We think of flowers as frivolous beauty, but there’s so much wonderful engineering needed to create something so gravity defying. Getting to the core of that engineering is what makes the flower distinctive. It always feels so much more structural than decorative when I’m making them. I’m very ‘form follows function’ in my heart but I love flowers so much, and using them in a flower engagement ring especially.
Roses can be lots of things, from the simple five petal wild rose to the voluptuous hybrid tea. Orchids are very three dimensional flowers which offer opportunities and challenges, and have a spray of five petals, a ‘mouth’ and a ‘beard’. Holding a stone in the mouth is a no brainer. In the pink sapphire flower engagement ring shown I used the beard from two orchids to hold the central stone.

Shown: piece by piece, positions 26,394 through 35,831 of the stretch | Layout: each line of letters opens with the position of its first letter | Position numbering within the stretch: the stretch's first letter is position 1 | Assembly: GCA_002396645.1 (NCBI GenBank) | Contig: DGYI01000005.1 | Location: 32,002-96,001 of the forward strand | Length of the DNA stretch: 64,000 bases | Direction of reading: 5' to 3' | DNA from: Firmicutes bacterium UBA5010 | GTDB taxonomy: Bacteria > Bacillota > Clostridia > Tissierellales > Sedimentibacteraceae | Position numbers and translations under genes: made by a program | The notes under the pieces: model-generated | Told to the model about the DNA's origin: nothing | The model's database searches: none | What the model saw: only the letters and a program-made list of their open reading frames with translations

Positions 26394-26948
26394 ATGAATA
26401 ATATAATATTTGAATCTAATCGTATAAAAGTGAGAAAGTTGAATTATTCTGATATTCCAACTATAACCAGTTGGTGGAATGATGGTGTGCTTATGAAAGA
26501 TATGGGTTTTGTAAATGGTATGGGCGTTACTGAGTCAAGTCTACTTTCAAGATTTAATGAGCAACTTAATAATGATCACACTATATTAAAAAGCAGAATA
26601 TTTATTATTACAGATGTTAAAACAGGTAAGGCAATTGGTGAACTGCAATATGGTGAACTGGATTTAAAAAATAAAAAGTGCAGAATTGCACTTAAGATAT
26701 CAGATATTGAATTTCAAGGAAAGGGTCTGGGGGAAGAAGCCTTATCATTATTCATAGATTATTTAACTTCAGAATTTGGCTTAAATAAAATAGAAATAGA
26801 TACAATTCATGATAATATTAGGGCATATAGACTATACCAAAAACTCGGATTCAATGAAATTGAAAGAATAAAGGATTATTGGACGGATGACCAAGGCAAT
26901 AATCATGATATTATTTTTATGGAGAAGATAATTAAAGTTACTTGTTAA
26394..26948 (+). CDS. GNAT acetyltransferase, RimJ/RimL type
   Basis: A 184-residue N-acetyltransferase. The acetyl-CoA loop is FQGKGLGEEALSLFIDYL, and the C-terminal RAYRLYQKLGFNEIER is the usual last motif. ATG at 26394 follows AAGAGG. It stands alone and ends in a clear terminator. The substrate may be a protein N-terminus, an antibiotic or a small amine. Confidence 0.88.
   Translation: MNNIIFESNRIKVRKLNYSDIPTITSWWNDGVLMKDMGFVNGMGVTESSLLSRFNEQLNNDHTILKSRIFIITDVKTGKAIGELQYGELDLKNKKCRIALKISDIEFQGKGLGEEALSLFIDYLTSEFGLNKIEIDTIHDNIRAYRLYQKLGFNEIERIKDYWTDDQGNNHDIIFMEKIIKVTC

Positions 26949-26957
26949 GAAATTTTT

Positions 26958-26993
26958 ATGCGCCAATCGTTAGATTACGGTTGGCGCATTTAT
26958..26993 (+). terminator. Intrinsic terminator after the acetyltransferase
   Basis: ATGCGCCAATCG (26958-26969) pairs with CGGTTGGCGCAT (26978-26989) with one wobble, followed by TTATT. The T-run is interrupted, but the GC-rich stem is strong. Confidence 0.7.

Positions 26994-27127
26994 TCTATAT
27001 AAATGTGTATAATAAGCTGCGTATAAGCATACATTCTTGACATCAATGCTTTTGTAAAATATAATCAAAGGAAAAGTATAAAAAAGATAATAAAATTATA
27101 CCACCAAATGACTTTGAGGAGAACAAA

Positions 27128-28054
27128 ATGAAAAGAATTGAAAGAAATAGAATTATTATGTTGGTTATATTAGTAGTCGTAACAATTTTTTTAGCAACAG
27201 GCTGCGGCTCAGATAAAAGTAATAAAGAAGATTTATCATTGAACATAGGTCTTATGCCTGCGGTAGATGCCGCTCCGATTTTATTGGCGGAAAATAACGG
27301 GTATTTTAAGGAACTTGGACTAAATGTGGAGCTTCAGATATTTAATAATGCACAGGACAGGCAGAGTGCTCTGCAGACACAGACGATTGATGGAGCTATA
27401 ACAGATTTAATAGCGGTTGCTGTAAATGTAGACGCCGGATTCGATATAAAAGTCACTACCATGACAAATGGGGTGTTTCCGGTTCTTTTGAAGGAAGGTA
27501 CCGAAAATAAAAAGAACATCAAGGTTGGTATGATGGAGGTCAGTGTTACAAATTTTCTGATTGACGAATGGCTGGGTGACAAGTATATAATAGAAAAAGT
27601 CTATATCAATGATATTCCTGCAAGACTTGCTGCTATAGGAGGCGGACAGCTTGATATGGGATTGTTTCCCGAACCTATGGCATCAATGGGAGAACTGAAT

The colours of the sunflower ring were a real victory. The band is the brown of 18ct white gold and then the bright 18ct yellow gold petals, halo of diamonds and rich red ruby. There was a time when I thought of myself as a fauvist painter and the range of colours in precious metal is my new pallet. He proposed in our workshop so I really feel part of this one. The matching wedding ring is a little train of bees.
This platinum leaf engagement ring has a wonderful natural, curling design to hold the vintage diamond in place. The emeralds and diamonds are set into acorn cups and the band is notionally an oak twig, although practicality stopped me going fully to town there as all the buds would have turned it into barbed wire.
I've made a couple of fern engagement rings, one with a sapphire and the other with a blue diamond.
Another leaf engagement ring here has small emerald set into the design, which makes for a slightly different feel.
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